Project: Shearers Quarters House
Architects: John Wardle Architects
Location: Hobart, Tasmania, Australia
Area: 1,463 sq ft
Photographs by: Trevor Mein
Shearers Quarters House by John Wardle Architects
The Shearers Quarters House is located in Hobart on the Australian island of Tasmania. It was designed by John Wardle Architects on the site of an old shearing shed that was destroyed by fire.
As the name suggests, the residence’s purpose is to house shearers as well as family and friends on weekends. This is perhaps the most modern working sheep farmhouse that you’ll ever see.
This beguiling shearers quarters sits as a companion building to an existing historic cottage on a working sheep farm.
Located on the site of the old shearing shed that was destroyed by fire, the residence houses shearers, and family and friends on annual tree planting weekends and retreats.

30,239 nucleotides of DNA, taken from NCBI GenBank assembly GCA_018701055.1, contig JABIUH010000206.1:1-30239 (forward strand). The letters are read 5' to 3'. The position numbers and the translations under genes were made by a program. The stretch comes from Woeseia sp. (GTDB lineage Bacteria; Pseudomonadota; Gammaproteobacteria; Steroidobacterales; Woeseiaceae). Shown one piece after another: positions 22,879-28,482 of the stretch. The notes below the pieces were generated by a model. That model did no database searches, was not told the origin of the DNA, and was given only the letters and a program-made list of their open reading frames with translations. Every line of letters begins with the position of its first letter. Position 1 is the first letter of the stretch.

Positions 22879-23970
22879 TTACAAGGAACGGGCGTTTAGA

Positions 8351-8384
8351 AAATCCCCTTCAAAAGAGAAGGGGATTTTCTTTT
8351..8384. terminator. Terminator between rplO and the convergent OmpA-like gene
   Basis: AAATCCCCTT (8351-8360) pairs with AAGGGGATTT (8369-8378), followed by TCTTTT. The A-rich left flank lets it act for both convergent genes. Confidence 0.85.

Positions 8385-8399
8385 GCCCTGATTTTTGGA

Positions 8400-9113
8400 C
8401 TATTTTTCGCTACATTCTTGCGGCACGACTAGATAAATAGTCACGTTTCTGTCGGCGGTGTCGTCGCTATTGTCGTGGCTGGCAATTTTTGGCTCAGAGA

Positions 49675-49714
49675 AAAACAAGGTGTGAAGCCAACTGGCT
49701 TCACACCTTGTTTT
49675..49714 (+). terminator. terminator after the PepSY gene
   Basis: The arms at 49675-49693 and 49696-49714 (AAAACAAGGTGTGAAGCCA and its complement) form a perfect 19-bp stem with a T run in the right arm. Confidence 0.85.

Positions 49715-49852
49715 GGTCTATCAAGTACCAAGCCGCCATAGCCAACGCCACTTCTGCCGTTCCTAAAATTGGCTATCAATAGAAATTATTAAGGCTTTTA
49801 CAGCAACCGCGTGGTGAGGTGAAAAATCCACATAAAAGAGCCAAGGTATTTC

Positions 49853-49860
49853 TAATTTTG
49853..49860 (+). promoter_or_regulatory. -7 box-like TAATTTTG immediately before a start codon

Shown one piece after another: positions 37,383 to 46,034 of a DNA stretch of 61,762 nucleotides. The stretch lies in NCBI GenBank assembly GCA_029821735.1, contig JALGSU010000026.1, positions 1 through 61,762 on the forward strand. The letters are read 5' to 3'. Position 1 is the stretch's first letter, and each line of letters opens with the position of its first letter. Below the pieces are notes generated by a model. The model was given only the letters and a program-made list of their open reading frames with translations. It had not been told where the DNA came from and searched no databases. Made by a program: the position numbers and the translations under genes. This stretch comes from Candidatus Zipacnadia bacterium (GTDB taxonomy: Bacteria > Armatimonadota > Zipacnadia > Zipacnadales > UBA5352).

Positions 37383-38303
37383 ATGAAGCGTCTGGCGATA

The plan form transforms along its length to shift the profile of a slender skillion at the western end to a broad gable at the east. The geometry of this shift is carried through to the layout of internal walls, lining boards and window frames.
A singular palette of materials is used with corrugated galvanised iron to the exterior, and timber internally. Inside is a large open living/dining/kitchen area, bathroom and laundry, two bedrooms and a bunkroom.
The primary internal lining is Pinus Macrocarpa sourced from many different suppliers principally as individual trees from old rural windbreaks.
The bedrooms are lined in recycled apple box crates, sourced from the many old orchards of the Huon Valley where the timber remained stacked but unused since the late 1960s.